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Just a little more than twenty years ago, the city of Shanghai, with nearly thirty million inhabitants, had a problem. Its leaders recognized that a long history of farming and shipping wouldn’t be enough to sustain the city in the future. Shanghai had great possibilities – large shipping lanes, a massive and cheap labor force, an east-coast location and a history of foreign relationships, with both British and French empires. The city had come a long way, since the days of Mao; but the global future was taking shape, threatening to leave the low-docks of PuDong behind. Chinese leaders wanted to turn Shanghai into a model city of their nation’s future.

So they started making plans.

What would it take to transform Shanghai? Planning. Hard work. Persistence. Technology. Money. Support.  Yes: Shanghai had all of these, and more. But like the Chinese society itself, Shanghai was an adolescent: Full of enthusiasm, optimism and resource, at the point where it needed to decide: What would it become?

Shanghai needed a vision.

It’s not much different for each of us. We’ve been exhorted to plan since the days of high school guidance counselors. As adults, we hire therapists or business consultants who tell us, “write it down, keep it handy, and stick to it.” Plans help us organize, keep on track, and benchmark our progress. We’re a nation of planners; a culture of many plans, and significant results, even considering how often we implement half-baked plans, and just go for it.

But what drives great plans? Do you want to grow your sales or learn the violin? Everything you need is more available and more affordable than ever. The internet drives the massive valuations of our silliest ideas. It also puts the master violinist’s techniques at your fingertips. Soon you will matter-replicate a Stradivarius in your own living room. Resources, like plans, are decreasingly a hurdle to accomplishment.

Vision, on the other hand, is increasingly critical. It’s one thing to imagine a future where we are constantly connected to each other and information, then invent a smartphone. It’s another to imagine a society where people walk, bent over, staring at screens all day.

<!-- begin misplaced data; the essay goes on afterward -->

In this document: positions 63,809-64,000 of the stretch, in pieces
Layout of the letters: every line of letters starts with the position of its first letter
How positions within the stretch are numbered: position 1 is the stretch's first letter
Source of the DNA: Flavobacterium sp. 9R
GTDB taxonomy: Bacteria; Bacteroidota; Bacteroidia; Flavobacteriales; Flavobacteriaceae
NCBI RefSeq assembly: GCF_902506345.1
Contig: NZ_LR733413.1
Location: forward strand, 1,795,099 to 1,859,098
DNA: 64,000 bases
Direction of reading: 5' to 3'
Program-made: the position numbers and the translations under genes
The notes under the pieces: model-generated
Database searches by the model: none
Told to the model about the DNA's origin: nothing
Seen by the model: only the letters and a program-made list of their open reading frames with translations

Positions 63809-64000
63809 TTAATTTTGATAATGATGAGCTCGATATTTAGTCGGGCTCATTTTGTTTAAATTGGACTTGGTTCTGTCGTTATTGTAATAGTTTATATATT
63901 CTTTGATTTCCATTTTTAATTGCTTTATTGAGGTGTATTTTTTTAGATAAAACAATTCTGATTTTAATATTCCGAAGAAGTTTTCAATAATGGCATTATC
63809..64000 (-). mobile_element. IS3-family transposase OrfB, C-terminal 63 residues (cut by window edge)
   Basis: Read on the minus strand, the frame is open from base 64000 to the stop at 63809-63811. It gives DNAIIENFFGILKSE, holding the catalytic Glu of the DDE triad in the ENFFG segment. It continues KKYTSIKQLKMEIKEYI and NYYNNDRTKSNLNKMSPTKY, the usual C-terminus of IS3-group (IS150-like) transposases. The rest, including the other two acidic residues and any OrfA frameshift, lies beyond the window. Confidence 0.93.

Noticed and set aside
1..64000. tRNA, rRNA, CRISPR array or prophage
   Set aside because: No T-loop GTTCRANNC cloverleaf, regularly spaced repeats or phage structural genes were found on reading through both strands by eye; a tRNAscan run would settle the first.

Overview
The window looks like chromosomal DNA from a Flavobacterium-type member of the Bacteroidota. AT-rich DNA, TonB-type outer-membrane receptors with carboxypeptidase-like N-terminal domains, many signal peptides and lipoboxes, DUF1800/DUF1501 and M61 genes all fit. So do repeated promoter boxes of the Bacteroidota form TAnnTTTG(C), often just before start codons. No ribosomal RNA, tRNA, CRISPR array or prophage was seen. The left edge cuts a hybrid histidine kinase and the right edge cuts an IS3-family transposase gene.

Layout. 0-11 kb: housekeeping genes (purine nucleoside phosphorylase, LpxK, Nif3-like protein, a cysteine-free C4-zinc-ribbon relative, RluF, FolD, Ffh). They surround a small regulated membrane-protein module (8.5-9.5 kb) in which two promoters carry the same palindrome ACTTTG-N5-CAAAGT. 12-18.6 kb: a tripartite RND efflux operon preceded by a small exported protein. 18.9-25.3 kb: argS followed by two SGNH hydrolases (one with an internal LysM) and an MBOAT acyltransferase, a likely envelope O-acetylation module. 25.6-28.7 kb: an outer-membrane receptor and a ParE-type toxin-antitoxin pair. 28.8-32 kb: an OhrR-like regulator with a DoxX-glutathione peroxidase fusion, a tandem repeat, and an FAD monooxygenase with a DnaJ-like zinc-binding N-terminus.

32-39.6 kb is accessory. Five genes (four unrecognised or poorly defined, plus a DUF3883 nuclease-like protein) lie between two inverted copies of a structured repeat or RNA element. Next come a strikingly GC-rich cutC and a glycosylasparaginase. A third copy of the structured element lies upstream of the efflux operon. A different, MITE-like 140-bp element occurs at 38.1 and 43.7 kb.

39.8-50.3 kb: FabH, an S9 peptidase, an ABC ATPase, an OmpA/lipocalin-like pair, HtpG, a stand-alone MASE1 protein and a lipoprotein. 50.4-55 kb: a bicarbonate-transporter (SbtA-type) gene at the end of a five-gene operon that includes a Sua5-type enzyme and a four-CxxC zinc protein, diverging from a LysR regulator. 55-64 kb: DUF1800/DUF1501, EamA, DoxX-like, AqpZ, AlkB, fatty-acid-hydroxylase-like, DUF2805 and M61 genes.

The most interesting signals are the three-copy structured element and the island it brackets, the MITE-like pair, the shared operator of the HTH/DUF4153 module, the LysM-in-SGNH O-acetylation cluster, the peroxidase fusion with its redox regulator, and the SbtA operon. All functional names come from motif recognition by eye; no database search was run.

That’s why you need a vision.

Just for yourself. A plan tells you only how to work: Your vision tells you what it will be like to live in the future your work will create. Otherwise, you imagine flying cars, but end up with Twitter.

Even Shanghai, a city with a lot of plans for tallest buildings in the world, challenges its own vision of the future. Transforming the skyline was easy; creating a livable future city remains elusive. The air and water pollution is often unbearable. On some streets, Bentley’s are parked in front of concrete block apartments where laundry flaps in the wind. Plans can create anything; but without vision, you might not like living with the results.

I meet a lot of people searching for a plan to earn more money, grow their business, write a book or take a vacation. What shall we do? is the question of our age. Tell me what to do, perhaps a more dangerous one. My recommendation is to ask a different question: What do you see, for yourself, in the future?

What do you see?

It would be easy to double your business in months; but what do you see, when you envision yourself living and  breathing that level of business? Perhaps you might enjoy living in a reality where you’ve halved it, instead?

Whether it’s a skyline – or a bar graph – great accomplishments are more than spreadsheets and business plans. They  come from with a vision of a future in which you smile or sweat. When you stop leaping from plan to plan, action to action, and start looking where you’re going, you can see a lot farther. That’s when you start to see a vision of yourself, at work, at rest, at play. Better still, it’s where you’ll find the endless energy to implement those plans.

What do you envision, for your future?